Share

Atop Ancient Ruins, A Rock Opera About Emperor Nero Leaves Some Romans Unimpressed

A theatre assembled amidst Roman hull to horde a stone uncover Divine Nero has led some archaeologists and art historians to malign what they see as a commercialization of a city’s heritage.

Stefano Montesi/Corbis around Getty Images


hide caption

toggle caption

Stefano Montesi/Corbis around Getty Images

A theatre assembled amidst Roman hull to horde a stone uncover Divine Nero has led some archaeologists and art historians to malign what they see as a commercialization of a city’s heritage.

Stefano Montesi/Corbis around Getty Images

Nearly 2,000 years after he hold lean over ancient Rome, a scandalous czar is again causing outrage. The reason: Italian authorities authorized construction of a vast theatre amid a hull over a Roman Forum for a stone uncover about Nero, who ruled from 54 to 68 A.D.

Archaeologists and art historians are adult in arms, disapproval what they see as a commercialization of a country’s heritage.

On opening night Jun 6, invitation-only spectators done a steep, circuitous trek from a Forum adult a Palatine Hill. Ladies in dusk dress walked on their toes to equivocate removing their stiletto heels stranded in a aged Roman paving stones.

At a top, a perspective was impressive. Under a star-lit sky, a Colosseum and Arch of Constantine loomed usually a few dozen yards away.

What was inconsistent was a outrageous lead theatre and 3,000-seat locus mountainous over a archaeological stays of a Domus Aurea — a vast Golden House built by Nero in 64 A.D.

The assembly applauded as a initial impression seemed onstage — a wizened crone with Medusa-like hair. Notorious in ancient Rome for her unwholesome concoctions, Locusta illustrates a revisionist thesis of a musical.

“What have we been reading all these years?” she asks a audience. “History books are always full of falsehood, they’re created by a victors. I’m a usually one who knows a truth, since we was there.”

The tract line is identical to House of Cards: Thanks to murders and intrigues by his desirous mom Agrippina, Nero seizes a emperor’s throne.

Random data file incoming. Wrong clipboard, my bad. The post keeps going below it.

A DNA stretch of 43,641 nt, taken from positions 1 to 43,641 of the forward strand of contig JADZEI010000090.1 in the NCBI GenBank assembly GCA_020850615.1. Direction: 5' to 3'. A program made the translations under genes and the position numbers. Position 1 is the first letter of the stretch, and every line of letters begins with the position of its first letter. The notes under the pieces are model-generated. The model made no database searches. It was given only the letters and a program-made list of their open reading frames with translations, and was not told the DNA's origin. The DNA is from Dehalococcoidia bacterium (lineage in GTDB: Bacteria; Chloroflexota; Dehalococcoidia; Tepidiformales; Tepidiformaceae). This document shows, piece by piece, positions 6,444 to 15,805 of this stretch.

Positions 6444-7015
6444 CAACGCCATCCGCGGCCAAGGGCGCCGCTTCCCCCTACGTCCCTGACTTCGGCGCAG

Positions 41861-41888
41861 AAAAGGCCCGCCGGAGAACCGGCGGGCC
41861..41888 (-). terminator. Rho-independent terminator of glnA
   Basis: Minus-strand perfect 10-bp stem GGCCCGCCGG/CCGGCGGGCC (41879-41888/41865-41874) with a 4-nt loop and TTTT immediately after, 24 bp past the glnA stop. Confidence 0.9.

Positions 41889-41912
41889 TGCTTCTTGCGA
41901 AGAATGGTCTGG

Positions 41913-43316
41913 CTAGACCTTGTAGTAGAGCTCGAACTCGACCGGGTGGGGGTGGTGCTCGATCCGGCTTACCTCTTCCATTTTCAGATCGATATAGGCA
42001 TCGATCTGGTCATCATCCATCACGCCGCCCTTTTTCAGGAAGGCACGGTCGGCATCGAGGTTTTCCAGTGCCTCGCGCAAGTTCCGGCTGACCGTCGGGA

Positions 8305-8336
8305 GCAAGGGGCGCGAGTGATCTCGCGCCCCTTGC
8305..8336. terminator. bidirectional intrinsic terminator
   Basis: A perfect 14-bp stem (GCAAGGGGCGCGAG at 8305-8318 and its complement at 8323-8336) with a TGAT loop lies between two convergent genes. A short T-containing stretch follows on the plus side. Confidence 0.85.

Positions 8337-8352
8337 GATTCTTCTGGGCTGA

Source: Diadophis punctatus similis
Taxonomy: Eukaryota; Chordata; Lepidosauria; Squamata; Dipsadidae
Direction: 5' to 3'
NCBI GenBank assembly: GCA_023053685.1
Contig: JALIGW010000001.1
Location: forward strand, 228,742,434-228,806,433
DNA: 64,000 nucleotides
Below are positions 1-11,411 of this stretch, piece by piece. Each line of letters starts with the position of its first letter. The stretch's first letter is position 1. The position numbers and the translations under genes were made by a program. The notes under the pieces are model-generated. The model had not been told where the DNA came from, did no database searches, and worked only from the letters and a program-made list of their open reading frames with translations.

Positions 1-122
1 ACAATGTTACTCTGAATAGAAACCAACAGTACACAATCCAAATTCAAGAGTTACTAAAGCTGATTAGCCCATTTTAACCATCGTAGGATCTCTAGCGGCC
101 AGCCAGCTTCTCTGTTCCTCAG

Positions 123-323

Actor Giorgio Adamo, wearing a brief white tunic and high-heel boots, belts out, “I’m superstar, I’m array one,” while videos OF WHAT are projected on vast screens, acrobats hook from ropes and singers and dancers try to move ancient Rome behind to life. Adamo says his Nero is “absolutely fresh, complicated cocktail rock.”

The uncover boasts a prolongation group of Oscar- and Grammy-winning composers and set and dress designers. But a low-pitched patrician Divine Nero, a Rock Opera begs a question: Why select one of history’s many sinful emperors as a subject?

Artistic executive Ernesto Migliacci is assured Nero’s scandalous picture as a male who fiddled while Rome burnt during a city’s good glow was something invented by ancient Roman historians Tacitus and Suetonious.

The stone uncover offers a uninformed take on a story of Nero, one of history’s many sinful emperors. “His aim was to give to a Romans, to a bad people, bread, games, entertainment,” says artistic executive Ernesto Migliacci. “He attempted to make a genuine informative revolution.”

Sylvia Poggioli/NPR


hide caption

toggle caption

Sylvia Poggioli/NPR

The stone uncover offers a uninformed take on a story of Nero, one of history’s many sinful emperors. “His aim was to give to a Romans, to a bad people, bread, games, entertainment,” says artistic executive Ernesto Migliacci. “He attempted to make a genuine informative revolution.”

Sylvia Poggioli/NPR

Modern historians, Migliacci says, have detected a really opposite man, one with insubordinate ideas.

“His aim was to give to a Romans, to a bad people, bread, games, entertainment,” he says. “He attempted to make a genuine informative revolution.”

But during opening night intermission, many spectators seemed unconvinced and walked out.

Audience member Luca Ragazzi could not censor his disappointment.

“I suspicion maybe it’s going be entertaining, of course, though also delivering information, story and maybe some-more refined,” he said. But “it is not polished during all, we guarantee you, it’s usually a array of killings, one after another.”

Not benefaction during a opening was University of Naples art historian Tomaso Montanari — who strongly opposes branch birthright sites into money-making party venues.

“Visitors are not consumers. Our archaeological birthright should be giveaway from marketing,” says Montanari. “It should be a place for training — not for coarse musicals like this one.”

The producers are counting on vast sheet sales among summer tourists. But during a initial week, there were usually a few hundred spectators any night.

Performances will continue by August. Then a theatre will be dismantled.